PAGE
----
Fundamentals for Trainz Trainees

Introductory Trainz — page by page instruction
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Driver Commands edit

See also: Notation's Rule, and glossary's Rules & main topics: Driver Commands and Session Editor.
A Driver command is a rule class likely first seen in a Driver session encapsulated in a little graphic rectangle with icons representing (fronting for) a re-entrant scriptlet in Trainz extensible GameScript language. Most AI-Driver Commands are simple and easy to follow. Go to this or that trackmark, navigate to such and such a business, load or unload there, and wait for some event, and similar taskings. We hope to cover these in some depth in Driver Commands, but mention them here so that the new Trainzer can realize they are much the same technology as the Session Rules that appear elsewhere in a session's program flow. The biggest difference is the Driver Commands are enqueued, meaning their execution is linear—the first rule must execute before the next has a shot at being in control; that must finish before the third gets up to bat. Being 'on deck', like in baseball, means you can't affect the gameplay yet. One must come up to bat for your chance!

Rules overview edit

Many Session Rules (formally), differ most from the smaller list of 'Driver commands' by taking inputs or instructions (including dynamically defined runtime assessed values) so they can interact with the Trainz World's (Map+Session created) virtual reality. They provide or use built-in software 'hooks' (variables and re-entrant calls to services)allowing dynamic operations and interactive behavior in a session. A rule which tests a condition is a 'gate keeper' — a block requiring a trigger, or TRUE Condition to be satisfied before any rule indented (under (after) it cannot take control until the trigger reports a True situation, allowing conditional flow then and only then to the rules under the trigger rule.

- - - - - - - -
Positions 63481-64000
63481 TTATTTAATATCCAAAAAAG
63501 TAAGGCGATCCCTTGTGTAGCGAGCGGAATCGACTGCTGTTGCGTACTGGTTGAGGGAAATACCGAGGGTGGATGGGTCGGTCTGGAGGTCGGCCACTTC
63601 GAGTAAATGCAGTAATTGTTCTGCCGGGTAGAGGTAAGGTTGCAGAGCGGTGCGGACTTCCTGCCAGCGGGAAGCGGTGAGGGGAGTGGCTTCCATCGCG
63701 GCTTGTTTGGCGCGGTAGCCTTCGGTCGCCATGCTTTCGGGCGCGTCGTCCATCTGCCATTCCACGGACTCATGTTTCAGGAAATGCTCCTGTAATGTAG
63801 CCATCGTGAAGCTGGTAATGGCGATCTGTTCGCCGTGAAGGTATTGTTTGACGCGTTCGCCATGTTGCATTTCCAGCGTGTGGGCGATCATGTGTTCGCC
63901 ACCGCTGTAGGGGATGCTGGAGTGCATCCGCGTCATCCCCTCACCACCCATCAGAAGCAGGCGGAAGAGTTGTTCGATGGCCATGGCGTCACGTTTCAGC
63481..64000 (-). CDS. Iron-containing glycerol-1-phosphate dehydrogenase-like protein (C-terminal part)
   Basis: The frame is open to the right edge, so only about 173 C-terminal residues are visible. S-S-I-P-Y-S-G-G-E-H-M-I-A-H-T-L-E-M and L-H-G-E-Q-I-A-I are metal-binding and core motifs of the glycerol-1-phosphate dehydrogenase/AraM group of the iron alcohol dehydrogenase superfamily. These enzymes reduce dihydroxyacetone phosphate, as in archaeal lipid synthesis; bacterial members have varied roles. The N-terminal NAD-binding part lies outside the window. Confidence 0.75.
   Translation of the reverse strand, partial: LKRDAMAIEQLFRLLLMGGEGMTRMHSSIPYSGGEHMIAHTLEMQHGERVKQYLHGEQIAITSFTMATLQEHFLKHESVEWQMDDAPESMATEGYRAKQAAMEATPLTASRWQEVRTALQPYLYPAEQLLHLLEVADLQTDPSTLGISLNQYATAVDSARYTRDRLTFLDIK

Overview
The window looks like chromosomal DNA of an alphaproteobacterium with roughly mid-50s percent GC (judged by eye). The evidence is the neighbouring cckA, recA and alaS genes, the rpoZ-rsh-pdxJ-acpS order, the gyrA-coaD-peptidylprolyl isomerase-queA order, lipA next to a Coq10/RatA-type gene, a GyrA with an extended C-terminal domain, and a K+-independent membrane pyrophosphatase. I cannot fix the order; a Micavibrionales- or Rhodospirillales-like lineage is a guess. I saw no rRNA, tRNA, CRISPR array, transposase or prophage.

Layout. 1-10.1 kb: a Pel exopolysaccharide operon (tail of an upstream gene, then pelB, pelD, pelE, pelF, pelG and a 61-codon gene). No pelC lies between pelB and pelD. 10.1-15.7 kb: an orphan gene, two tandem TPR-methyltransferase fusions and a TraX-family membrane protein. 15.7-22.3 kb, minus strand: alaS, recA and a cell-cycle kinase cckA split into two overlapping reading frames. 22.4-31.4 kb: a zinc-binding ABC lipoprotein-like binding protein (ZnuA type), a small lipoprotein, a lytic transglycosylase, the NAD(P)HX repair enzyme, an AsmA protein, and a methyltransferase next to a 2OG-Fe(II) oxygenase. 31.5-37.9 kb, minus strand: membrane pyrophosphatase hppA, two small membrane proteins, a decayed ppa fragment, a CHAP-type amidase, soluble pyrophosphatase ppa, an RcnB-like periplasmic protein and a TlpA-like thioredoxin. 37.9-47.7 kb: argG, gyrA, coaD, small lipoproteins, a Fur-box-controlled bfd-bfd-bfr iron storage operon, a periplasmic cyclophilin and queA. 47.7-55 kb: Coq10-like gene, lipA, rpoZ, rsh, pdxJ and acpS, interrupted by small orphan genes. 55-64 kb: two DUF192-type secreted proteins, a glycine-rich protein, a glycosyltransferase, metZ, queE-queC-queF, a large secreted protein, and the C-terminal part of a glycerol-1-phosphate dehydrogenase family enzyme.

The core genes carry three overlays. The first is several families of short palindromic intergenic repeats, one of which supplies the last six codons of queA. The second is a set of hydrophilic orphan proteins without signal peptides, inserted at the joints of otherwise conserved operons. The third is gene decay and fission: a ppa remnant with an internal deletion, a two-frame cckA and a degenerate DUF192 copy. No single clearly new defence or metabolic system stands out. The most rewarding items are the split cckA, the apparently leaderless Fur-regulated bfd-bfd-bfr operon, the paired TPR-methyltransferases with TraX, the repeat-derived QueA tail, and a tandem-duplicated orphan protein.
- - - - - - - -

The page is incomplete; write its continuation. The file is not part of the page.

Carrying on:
Behind the scenes, the framework, tasks, testings, and scoring are handled by interactive rules defined by the session writer CC. A list of useable 'Driver Commands' is defined early [these enable the Driver Command Rules a human can give to the AI Drivers in the scenario, or constrain choices to a specific few], in the 'initialization parts' of a session, so will vary when driving different sessions.

(Other initialization examples: Time session begins [night, day, hour], weather and variability, derailment [easy to realistic] and driver mode specification [User's choice, or fixed CAB mode or DCC emulation]
Various rules represent program flow controls, status reporting and testing components, and display outputs to the CC writing a session. There are well over 1,000 rules of various kinds on the DLS. Fire up Content Manager and take a look yourself.
  • To the session writer, the scriptlets are building blocks and possess 'hooks' that allow dynamic digital interfacing with the virtual world's map elements.
     • Session Rules often allow definition and value initialization of other parameters hooked into run-time software.
     • To a rule writer CC, a rule is a stand-alone asset, written to fulfill a general need or allow a certain sort of task dynamically within the gameplay of a session. These often operate more effectively with specific assets made by the CC or one of his associates. They can be sorted by category in CM.
  • The scriptlets may be thought of as a subprogram, which in each instance can take various definitions or associations which the session runtime software needs. These code defined hooks are needed to associate a route or consist element to a Test of a state, or track values such as scoring in dynamic gameplay. The inclusion of Rules and their parameters is specified when a Driver Session is created in Surveyor, and in it's session editor API.
     • Driver Command rules are commands placed in a AI Driver's command queue (list) that are executed in that order.


Rule editing
Many Rules open an entry applet when 'edited' (Programmed, defined, initialized, or specified would be more accurate, but 'edit' is the Session editor button's label) after added to or when encountered in a Session sequence. The editing of a Rule is the session designer/editor CC's way to define parameters to pass into the runtime interface in the Driver GUI Module, possibly to directly change of some element (e.g. junctions, signals states) in a Trainz mapor get from the map rendering game software by the setting up of an association a 'variable' for a software state-check, or to keep a counter style score.